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Obviously, we’re not in the realm of sexiest songs any more (fear not, I have a few in my pocket for future use). However, if you count romance as sexy, then this one goes way up on the list. It’s sexy in its own way, including the lyrics that hint at domesticity (“tell me why I must keep working on”), in typical Woody fashion. Or maybe they hint at his lefty politics. I don’t care either way and then some. To me, Woody was a great poet and his Voice will always contain the pulse of something human and whole. It’s all fine with me.

I grew up listening to one half of Woody Guthrie’s album Songs to Grow On. I still have it, and sort of can’t bear to part with it. It’s an old 10″ record, the vinyl so thick and heavy you could practically chop ice with it; not like the flippy-floppy albums that came later, all bendy and pliable. Of course, it’s full of pocks and skips and scratches. Something my kids will never know about, that sound.

It was an album that apparently drove my mother crazy from overplay. But my dad got a kick out of it and he would sing the songs to me, and laugh.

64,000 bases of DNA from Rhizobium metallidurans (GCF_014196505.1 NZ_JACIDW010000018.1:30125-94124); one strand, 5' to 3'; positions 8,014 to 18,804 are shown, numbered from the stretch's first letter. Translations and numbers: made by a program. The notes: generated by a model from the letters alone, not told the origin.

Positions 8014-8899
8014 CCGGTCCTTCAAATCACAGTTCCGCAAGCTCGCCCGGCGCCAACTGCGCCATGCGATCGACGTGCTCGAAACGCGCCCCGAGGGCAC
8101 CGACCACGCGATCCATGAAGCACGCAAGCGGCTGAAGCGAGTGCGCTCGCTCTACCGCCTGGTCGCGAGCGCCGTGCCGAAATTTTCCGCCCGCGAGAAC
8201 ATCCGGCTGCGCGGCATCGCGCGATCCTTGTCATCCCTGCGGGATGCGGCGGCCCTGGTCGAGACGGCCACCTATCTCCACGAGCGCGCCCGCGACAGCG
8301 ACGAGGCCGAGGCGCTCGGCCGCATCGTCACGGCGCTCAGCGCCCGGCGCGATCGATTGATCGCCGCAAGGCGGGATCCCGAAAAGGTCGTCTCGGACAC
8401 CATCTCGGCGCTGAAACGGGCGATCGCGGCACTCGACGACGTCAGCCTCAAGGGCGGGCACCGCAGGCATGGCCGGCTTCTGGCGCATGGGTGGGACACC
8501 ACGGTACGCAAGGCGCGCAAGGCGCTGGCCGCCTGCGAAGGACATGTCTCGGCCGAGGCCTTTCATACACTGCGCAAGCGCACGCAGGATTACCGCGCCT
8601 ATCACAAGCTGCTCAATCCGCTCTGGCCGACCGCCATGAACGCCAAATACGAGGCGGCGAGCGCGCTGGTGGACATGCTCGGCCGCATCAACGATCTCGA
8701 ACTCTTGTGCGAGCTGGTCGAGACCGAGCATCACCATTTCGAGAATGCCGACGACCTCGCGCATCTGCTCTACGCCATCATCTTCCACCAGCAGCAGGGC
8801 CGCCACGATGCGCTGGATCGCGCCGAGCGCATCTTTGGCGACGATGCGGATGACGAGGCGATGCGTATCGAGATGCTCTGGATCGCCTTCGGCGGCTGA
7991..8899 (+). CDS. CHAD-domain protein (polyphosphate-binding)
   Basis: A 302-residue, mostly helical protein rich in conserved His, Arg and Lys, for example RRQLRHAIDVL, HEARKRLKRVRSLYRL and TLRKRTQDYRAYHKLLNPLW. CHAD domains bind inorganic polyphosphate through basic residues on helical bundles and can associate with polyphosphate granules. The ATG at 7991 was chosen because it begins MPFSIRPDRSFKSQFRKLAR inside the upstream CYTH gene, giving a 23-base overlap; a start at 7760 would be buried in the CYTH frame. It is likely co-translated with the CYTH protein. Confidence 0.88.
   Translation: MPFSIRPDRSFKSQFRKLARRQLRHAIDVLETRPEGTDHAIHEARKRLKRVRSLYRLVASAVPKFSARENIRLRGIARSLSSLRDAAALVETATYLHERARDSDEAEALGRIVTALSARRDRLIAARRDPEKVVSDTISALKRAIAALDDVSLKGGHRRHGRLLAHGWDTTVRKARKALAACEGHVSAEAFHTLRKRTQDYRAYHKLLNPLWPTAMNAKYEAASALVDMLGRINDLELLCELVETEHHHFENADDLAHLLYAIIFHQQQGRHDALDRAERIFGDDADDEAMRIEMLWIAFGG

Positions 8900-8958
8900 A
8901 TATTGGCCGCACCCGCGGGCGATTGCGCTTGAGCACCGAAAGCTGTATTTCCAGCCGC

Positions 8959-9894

When my girls were babies, I sang the same songs to them, too. Waking up, middle of the day, driving in the car, taking a bath, bedtime. Woody Guthrie was a real influence in my life. One of my heroes from way back to wee child-dom.

A CD came out of Songs to Grow On, with Arlo Guthrie and a slew of Woody’s clan singing along to the old, taped voice of Woody. But I didn’t really care for it and finally, the original recording of Songs to Grow On came out on disc. It was then that I realized that my 10″ record was only half of what Woody had recorded. I should have known since the cover stated right on the front “Vol. I.”

When my second daughter was born, I, for the second time, got into a severe depression. Mermaid Avenue came out the same year and we were all in love with California Stars, right away. You knew it was a classic, with a pedigree to boot. We can all be grateful that Tweedy (and Jay Bennett, not sure who did what) got a hold of it.

I was going to print the lyrics here, but thought the better of it because the music and the lyrics seem so well married (ah, I have come back to the 20-year anniversary after all).

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